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Community Delivers $9,100 for Hurricane Relief

In partnership with  Parents Council, Home School Associations and PTAs, the district organized a hurricane relief fundraiser to provide much-needed supplies to the Mobile Medical Unit to aid victims with long-term assistance.

In the aftermath of the devastation left behind in the Houston area by Hurricane Harvey, the district and its parent group partners organized these fundraising efforts for a two-week period during the month of September. Every district school accepted monetary donations via cash and checks from families, students and staff. All proceeds were sent to the Children’s Health Fund, a 501(c)3 organization, which will use the funds to equip the Mobile Medical Unit with supplies.

Established in the wake of Hurricane Katrina, the Mobile Medical Unit was built nine years ago after the Port Washington School District community raised $250,000. Since then, it’s been serving children and families in crisis across the country. The unit is unique as it also provides mental health services to victims who have been traumatized in the wake of natural disasters. It is now being dispatched to areas affected by the recent hurricanes. In the past, it has also been present at various school district and community events around Port Washington.

Guggenheim Elementary School Principal Barbara Giebel recalls being part of the administrative team when it discussed how to use the Katrina donations. At the time, former Guggenheim music teacher Vicki Fields brought the idea of contacting the Children’s Health Fund to Giebel, who in turn contacted the organization on behalf of the district. Former Daly Elementary School Principal Elaine Ajello, who previously taught at Guggenheim, was also instrumental in getting the initial fundraising for the Mobile Medical Unit off the ground. One unique quality of the unit that attracted school officials was its mental health component, which provides services to traumatized victims.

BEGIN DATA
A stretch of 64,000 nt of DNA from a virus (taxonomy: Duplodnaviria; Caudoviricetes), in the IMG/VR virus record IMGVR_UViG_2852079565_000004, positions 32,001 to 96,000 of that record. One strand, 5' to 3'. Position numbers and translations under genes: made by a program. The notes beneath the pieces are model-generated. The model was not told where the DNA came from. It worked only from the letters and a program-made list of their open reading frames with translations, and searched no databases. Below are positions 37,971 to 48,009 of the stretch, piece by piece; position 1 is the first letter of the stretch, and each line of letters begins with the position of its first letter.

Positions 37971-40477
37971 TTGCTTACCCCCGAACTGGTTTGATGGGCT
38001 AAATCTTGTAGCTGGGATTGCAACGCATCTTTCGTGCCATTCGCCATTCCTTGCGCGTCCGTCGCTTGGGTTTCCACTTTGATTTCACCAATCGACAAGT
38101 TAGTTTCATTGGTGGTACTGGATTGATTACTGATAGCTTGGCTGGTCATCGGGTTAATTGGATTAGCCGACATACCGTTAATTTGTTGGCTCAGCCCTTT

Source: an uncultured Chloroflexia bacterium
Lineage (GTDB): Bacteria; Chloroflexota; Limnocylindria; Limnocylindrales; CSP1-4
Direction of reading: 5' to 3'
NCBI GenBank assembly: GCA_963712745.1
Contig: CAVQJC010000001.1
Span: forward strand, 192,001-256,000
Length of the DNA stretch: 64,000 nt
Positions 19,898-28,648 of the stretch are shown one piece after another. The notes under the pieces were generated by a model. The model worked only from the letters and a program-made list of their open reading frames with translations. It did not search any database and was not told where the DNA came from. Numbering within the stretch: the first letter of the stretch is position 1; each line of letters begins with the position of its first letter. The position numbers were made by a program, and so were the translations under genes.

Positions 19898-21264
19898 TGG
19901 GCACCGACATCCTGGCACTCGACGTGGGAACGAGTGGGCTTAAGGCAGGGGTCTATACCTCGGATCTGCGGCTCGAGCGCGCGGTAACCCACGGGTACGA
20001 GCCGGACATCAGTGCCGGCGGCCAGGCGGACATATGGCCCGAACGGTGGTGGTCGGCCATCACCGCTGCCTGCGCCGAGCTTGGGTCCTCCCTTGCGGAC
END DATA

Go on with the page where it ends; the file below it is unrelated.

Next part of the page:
“Raising this money was a great feat by our community,” said Giebel. “It really does take a village to raise a child. In this case it was about helping others and teaching selflessness. Parents are the role models and the children always follow their parents’ lead. As a result, children are paying it forward.” Last month, a Sousa Elementary School student asked family and friends to make a donation to the district’s hurricane relief efforts in lieu of giving her birthday presents.

Superintendent of Schools Dr. Kathleen Mooney sent letters home to all student households and district staff, thanking them for their contributions to this impressive effort.

“There is something remarkable about how a community pulls together in times of need,” wrote Dr. Mooney in conjunction with Parents’ Council co-presidents Michelle Duran and Meredith Steigman. “Hundreds of people’s lives will be positively affected by [this] kindness and charity.”

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